* Proposed $787,500 fine involves six planes
* Alleged violations occurred in 2008/09
* AMR says it will meet with FAA over planned fine
The incidents alleged by the Federal Aviation Administration (FAA) occurred in 2008 and 2009 and involved six planes, two of which were operated on commercial flights even though the company said it would not do so until outstanding work was completed.
American, which has 30 days to appeal the proposed penalty, said in a statement that it planned to discuss the matter with the FAA.
The agency has reduced penalties against airlines on appeal.
The FAA said that airline mechanics in April 2008 diagnosed problems with one of two air data computers on an MD-82 jetliner. That system is critical for calculating airspeed, altitude and other readings.
American improperly operated the plane on 10 flights before replacing the computer, the FAA said, adding that flight crews during that timeframe were "led to believe" that both computers were working properly.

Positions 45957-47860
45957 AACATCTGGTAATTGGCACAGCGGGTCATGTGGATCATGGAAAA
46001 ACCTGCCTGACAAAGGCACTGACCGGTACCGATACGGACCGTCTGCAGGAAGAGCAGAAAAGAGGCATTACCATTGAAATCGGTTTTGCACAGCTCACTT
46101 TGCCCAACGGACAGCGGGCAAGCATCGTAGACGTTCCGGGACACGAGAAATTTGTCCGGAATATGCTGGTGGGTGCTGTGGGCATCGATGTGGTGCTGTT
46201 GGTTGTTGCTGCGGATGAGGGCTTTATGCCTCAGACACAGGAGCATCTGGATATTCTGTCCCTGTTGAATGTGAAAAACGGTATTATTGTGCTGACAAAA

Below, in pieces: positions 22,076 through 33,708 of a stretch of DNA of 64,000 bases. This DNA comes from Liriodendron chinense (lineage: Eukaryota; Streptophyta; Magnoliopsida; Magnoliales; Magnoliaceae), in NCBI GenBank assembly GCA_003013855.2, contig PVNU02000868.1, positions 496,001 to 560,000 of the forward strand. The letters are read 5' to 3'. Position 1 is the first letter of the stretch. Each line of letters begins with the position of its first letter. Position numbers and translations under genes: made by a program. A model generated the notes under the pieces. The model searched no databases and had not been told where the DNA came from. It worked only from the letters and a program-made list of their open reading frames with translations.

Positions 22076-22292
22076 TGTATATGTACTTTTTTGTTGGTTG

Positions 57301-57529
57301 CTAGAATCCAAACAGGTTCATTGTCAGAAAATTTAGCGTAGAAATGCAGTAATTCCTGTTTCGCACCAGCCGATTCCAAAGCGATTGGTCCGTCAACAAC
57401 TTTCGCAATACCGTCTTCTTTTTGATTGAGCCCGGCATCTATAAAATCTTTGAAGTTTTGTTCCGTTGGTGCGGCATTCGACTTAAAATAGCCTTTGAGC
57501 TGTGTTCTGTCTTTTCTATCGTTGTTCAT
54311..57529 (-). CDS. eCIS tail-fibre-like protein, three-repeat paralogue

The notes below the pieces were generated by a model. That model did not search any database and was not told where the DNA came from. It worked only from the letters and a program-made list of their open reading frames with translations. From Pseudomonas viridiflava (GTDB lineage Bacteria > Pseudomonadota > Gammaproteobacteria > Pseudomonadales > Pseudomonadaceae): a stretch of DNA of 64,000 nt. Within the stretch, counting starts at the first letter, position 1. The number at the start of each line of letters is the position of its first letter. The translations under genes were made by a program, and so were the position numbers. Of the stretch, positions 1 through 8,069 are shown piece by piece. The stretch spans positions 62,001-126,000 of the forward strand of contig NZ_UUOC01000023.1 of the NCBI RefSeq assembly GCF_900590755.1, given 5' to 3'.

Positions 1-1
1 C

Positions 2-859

In a second case, the FAA said it found that American allegedly failed to follow requirements for inspecting rudder components on four Boeing Co (BA.N) 757s in March 2008.
American promised to ground the planes until the work was completed but two days later operated two of the planes on three flights, the FAA said.
In a third incident, the FAA alleged that mechanics returned another MD-82 to service in May 2009 without completing a required maintenance checklist.